I still use hr to structure my sessions. Power increases when i progress. No need to change the intervals during the entire year.

thanks for the reply, what I meant was to deal with progressive overload… or progressive load plain and simple. Most weekly plans do some sort of slight increase in some aspect of a workout incrementally week on week. The thought that struck me was related to how different changes (as was described in the podcast) related to load or duration of not only the work interval but also the rest intervals… which got me wondering about how they change to focus of the workout. If I want to improve my durability and ability to ride hard then recover which is best… (this is not a racing question but a group ride question). Last year it would be that I would get beaten up and eventually not be able to recover enough to the point it became a struggle to stay with the pack. I want to do better this year.

Fair enough. I’m thinking everything between 80% - 95% of FTP.

If I want to improve my durability and ability to ride hard then recover which is best

Aerobic capacity is your friend.
You might also need to try longer threshold intervals.

I have been working more on longer intervals, and I try to use my heart rate as a guide for recovery. I try to get back to about 75% of HRM in the interval longer just seems to me to be wasted time since once I reach that point I am easily ready to repeat a 5 minute interval as long as it is not an all out effort. I find longer than 10 minutes starts to get too boring on the trainer.

Sounds great. I never understood those who take more rest after HR is back in zone 2. At least in my own training, I don’t see higher work bout power if I rest longer. I consider longer rest as a wasted opportunity to train the aerobic system.
I have to admin, during group training extra rest is nice for talking…group training is bad for training :wink:

yes that seems to be the problem with most training programs that are power based. They do not have the ability to react to heart rate… One way I guess is to use the advance button in a workout, watch heart rate and when it hits the recovery point advance to the next intensity interval then repeat, only the amount of recovery needed to drop back to that base range.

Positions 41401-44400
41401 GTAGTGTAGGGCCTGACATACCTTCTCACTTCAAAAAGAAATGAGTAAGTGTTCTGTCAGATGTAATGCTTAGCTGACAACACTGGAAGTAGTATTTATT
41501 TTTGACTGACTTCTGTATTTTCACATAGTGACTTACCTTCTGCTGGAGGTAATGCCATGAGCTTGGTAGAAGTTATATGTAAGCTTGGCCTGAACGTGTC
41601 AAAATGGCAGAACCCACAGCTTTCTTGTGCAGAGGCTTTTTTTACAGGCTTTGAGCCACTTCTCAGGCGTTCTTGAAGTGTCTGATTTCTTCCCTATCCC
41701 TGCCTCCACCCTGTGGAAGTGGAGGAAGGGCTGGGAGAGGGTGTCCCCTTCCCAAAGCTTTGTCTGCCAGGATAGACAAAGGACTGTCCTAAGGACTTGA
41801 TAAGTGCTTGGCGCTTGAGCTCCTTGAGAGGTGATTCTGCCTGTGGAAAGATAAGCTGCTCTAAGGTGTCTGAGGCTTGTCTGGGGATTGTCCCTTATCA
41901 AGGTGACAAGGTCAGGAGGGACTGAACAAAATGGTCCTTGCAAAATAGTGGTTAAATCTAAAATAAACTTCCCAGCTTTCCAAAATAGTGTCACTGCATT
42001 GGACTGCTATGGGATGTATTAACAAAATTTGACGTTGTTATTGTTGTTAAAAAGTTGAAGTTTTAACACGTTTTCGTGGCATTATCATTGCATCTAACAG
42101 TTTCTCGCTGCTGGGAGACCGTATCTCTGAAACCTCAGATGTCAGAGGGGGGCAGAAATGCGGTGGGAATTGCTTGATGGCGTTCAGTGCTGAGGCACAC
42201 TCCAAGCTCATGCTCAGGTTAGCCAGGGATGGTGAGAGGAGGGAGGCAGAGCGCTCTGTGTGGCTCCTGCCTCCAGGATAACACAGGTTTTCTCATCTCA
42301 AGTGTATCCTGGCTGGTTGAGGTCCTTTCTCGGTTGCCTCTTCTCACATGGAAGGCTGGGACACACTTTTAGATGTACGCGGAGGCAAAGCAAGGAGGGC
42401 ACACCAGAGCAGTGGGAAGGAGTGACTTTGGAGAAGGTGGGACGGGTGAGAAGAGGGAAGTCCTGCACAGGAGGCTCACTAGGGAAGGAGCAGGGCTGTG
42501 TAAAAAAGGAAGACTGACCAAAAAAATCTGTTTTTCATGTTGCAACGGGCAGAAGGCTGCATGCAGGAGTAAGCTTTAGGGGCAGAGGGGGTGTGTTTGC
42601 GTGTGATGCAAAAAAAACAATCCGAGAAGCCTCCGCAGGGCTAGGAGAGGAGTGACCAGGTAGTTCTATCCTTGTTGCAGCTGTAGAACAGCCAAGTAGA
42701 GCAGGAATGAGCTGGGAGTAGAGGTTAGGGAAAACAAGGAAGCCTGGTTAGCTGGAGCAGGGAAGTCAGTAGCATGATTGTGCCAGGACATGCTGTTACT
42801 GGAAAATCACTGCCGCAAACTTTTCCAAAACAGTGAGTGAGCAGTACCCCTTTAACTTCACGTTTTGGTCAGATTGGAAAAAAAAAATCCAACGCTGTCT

I have played around with recovering to a certain heart rate - say 65% of max.

Try during an endurance ride - every 15m stop and check recovery time (it shouldn’t be long.

Then try same during a tempo ride - whatever interval duration you are using, after that stop and recover to the 65% and time it.

Then same for threshold.

I have found that once this recovery gets beyond 90s the workout should be over. This seems to agree with what I see in muscle oxygen sat as well.

I have also found that it is a great way to progress tempo durations.

If you do 20m of tempo, recovery in 40s go again, recover in 75s go again, recover past 90s? how much tempo work did you get in? exceed your goal? less than you thought?


that is interesting, I get to 75% pretty fast but to 65% is a longer time to reach or get close. Again I think some of that relates, most probably, to over all fitness? So this might be a great thing to track as well. There is this thing called an LSCT (Lamberts Submaximal Cycling Test) that you do based upon heart rate and the last step is a 90 second rest and watch the rate of decline in heart rate, the other steps are to see what power is at those defined heart rates. edited to add: What I meant to add was the LSCT may be a way to see heart rate recovery timing… the last stage of LSCT is 90% of HR max

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Hi @scooter, you bring up some really good points. I’m a big fan of increasing the overall training stress across a three four weeks, so I hear what you’re saying.

Personally, how I increase it depends on the point in the year and what we’re focused on. In the base season, I won’t touch the interval work very much. It’ll stay constant (at most add an additional set.) What I’ll focus on, to increase training stress, is volume and maybe adding some sweet spot work to the long rides on the big weeks. During the season, I’ll focus a little more on increasing intensity on the bigger weeks. But again, I’ll tend to do that by adding a third interval session vs making big changes to the individual interval days.

One thing I’d recommend against is increasing the power of the recovery phases in your interval workouts. The purpose of those recoveries is to allow you to get ready for the next interval and being able to do it at highest quality. Trying to go harder during those recoveries just puts you in an “in-between” place and will hurt the quality of the part of the workout that counts.

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Thanks for that reply @trevor I appreciate your input on my question. It just struck me as I looked at my workout calendar plan that there were more than one way to increase workload, and they are probably not equivalent and as you point out in the case of increasing the power setting upward during recovery is likely counter productive.